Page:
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A Watershed Year: Interview with Rhys Ernst

1) Looking back at 2015, it seems to have been the watershed year when transgender issues gained unprecedented visibility and support, with examples such as Transparent, Caitlyn Jenner, and The Danish Girl. Was the confluence and speed with which this happened a surprise to you or did you expect it?

Yes, it was a huge surprise to me. I’ve always wanted to be part of the first cross-over wave of trans representation in media, but I didn’t expect this to happen so soon and so quickly. While this success is amazing, the goal is that this isn’t a flash in the pan, but the beginning of sustainable and positive changes in media production and for the culture at large. It’s not so much about the success of individual properties—what we should strive to achieve is long-term inclusion both in front of and behind the camera for trans crew and cast, and the advancement of trans storytelling and representation from actual trans folks. We want the visible support and acclaim behind something like Transparent to translate into employment opportunities for trans people—everything from basic opportunities to major career advancement for trans people in every department in the industry. People are there, and willing to work, it’s just a matter of taking the time to reach out to these qualified folks instead of just hiring from within the same pools of people. Interestingly, this is similar to the issues brought up in the recent dialog about diversity in the industry, how women and people of color have been excluded for years and years.

2) To what extent do you feel you contributed to the current climate of understanding and acceptance?

One of my goals on Transparent has been to hire and create opportunities for trans people at every juncture of storytelling, from content creation to the camera department. We hire as many trans people as possible for both cast and crew. It’s absolutely a group effort. There’s no one way to be trans, and what we need is more of all kinds of trans storytelling and representation, and access for trans people to enter the industry and the workforce and tell these stories.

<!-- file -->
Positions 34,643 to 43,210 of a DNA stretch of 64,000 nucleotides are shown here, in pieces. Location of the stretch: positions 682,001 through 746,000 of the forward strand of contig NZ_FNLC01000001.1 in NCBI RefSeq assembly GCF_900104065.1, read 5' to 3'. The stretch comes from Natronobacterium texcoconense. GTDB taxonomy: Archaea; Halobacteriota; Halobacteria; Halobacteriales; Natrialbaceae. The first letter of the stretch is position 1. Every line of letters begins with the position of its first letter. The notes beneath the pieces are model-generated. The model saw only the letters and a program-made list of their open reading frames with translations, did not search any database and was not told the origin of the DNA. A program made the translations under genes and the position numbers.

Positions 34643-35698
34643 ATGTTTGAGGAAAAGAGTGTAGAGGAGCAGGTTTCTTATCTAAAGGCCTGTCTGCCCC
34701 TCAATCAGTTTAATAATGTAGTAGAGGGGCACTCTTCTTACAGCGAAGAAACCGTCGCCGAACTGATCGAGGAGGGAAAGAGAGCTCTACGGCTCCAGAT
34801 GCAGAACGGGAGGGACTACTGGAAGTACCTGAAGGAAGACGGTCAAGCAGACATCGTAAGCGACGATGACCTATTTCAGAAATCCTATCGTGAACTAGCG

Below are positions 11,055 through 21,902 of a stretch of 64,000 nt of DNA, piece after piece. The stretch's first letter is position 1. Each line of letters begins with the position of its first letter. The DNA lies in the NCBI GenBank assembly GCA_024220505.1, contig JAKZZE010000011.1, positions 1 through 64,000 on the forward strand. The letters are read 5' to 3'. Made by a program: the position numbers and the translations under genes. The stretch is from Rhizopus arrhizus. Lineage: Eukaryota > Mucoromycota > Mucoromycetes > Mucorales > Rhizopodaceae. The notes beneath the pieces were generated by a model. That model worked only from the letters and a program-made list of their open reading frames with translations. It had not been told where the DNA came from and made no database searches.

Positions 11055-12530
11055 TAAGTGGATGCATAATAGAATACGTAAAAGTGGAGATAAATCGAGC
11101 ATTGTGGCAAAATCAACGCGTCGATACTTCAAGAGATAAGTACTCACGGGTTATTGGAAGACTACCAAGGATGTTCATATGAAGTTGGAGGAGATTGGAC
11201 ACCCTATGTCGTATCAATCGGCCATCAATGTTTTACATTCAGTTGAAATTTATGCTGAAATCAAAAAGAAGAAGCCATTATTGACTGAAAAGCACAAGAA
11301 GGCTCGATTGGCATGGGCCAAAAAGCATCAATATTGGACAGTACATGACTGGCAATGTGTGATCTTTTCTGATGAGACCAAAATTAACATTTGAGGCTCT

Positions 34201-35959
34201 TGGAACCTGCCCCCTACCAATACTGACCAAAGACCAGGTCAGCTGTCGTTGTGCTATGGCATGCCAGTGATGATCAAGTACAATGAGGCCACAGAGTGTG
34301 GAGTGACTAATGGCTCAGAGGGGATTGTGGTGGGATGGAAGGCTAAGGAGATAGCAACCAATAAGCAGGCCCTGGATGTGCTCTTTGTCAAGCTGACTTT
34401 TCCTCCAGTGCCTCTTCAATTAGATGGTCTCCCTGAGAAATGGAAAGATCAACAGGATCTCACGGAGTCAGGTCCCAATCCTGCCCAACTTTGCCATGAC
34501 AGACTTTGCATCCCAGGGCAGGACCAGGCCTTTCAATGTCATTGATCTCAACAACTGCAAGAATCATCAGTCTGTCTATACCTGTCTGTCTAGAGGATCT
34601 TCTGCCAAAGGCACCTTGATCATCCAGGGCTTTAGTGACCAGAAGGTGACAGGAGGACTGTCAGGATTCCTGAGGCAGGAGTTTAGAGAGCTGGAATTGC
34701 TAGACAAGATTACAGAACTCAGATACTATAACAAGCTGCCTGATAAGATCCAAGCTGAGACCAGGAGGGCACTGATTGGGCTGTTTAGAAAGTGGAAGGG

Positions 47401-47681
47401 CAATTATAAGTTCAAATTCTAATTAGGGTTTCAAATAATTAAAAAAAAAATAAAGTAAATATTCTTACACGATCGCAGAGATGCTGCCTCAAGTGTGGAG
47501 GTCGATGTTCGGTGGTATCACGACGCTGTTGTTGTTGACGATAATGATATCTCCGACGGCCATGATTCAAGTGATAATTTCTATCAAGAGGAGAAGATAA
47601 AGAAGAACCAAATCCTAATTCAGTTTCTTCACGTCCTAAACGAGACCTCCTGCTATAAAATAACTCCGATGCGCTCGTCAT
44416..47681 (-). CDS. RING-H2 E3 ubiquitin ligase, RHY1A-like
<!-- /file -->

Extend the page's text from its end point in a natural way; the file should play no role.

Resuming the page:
3) Was it harder for you when you began your journey than it would be for a young person today?

We’ve made huge leaps forward in the last few years in terms of trans visibility and rights, but there’s still so much more to do. Up until the eighties, cross-dressing was still illegal in some states. So while you have trans elders who experienced some of the worst injustices from a transphobic society, you have some trans youth who are having their gender confirmed by their communities and being able to have a youth as their authentic gender, which is amazing. Some trans youth are living in the future in many ways, and I can’t wait to see what the advancement of their generation reaps for our greater community. But by the same token, we’re still just barely crawling out of the dark ages—the vast majority of trans people in the world face an inordinate amount of discrimination and prejudice to deal with on a day to day basis. In order to protect not only trans youth, but all members of our community, we, as a society, have to take the next steps to ensure access to employment, education, and safe housing for trans folks, as well as legal protection from identity-based discrimination and violence.

4) What would you say to someone who chooses to keep their transformation a secret?

In the past, the trans population was a vanishing one—often, many people who transitioned would disappear and live “stealth,” rendering their transgender histories invisible. During the seventies, the gay and lesbian movement called upon its members to come out as the most potent tool for change—I feel we’re at a similar juncture. Safety is absolutely a huge concern for many in the transgender community—that has to be considered first and foremost. On the other hand, I do believe that trans people should strive to live an open and out life whenever they can and that real change will occur when we have visible trans people in every part of society. I grappled with this in my own life when I transitioned and realized I could pass, and thus render my trans history invisible. I decided to be actively out and open, and use my filmmaking as a tool for social change.

5) What is the next challenge that you see facing the community?

Access to employment is a huge issue for the trans population. Trans people face twice the rate of unemployment as the national population, that rate is four times higher for trans women of color. The community is subject to higher rates of housing discrimination, and often subject to harassment and assault within homeless shelters by both residents and staff. In thirty-two states, it’s legal to be fired for being trans. So, the biggest challenge is one the community has been facing for a long time—trans people are denied housing, employment, and a sense of safety, and that instability only worsens when other factors like race, socioeconomic status, and health begin to intersect with trans identity. Legal protections and access to employment are vital for the community.

6) Would the results of the 2016 elections have any relevance?

It’s obvious that we would need a social progressive in office to make these policy changes and ensure nondiscrimination acts are passed. Fingers crossed we have cause to celebrate in November.


Rhys Ernst
Co-Producer, Transparent


*Rhys Ernst talked to South Writ Large via e-mail in January 2016.